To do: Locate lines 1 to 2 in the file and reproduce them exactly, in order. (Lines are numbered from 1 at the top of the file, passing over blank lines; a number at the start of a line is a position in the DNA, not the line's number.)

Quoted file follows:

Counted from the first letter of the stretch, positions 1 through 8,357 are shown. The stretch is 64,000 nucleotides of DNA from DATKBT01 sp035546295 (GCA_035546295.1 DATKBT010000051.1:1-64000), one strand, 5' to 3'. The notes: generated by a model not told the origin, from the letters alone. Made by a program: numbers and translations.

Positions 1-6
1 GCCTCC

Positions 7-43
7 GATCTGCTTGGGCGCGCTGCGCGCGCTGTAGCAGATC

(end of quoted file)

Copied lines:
Counted from the first letter of the stretch, positions 1 through 8,357 are shown. The stretch is 64,000 nucleotides of DNA from DATKBT01 sp035546295 (GCA_035546295.1 DATKBT010000051.1:1-64000), one strand, 5' to 3'. The notes: generated by a model not told the origin, from the letters alone. Made by a program: numbers and translations.

Positions 1-6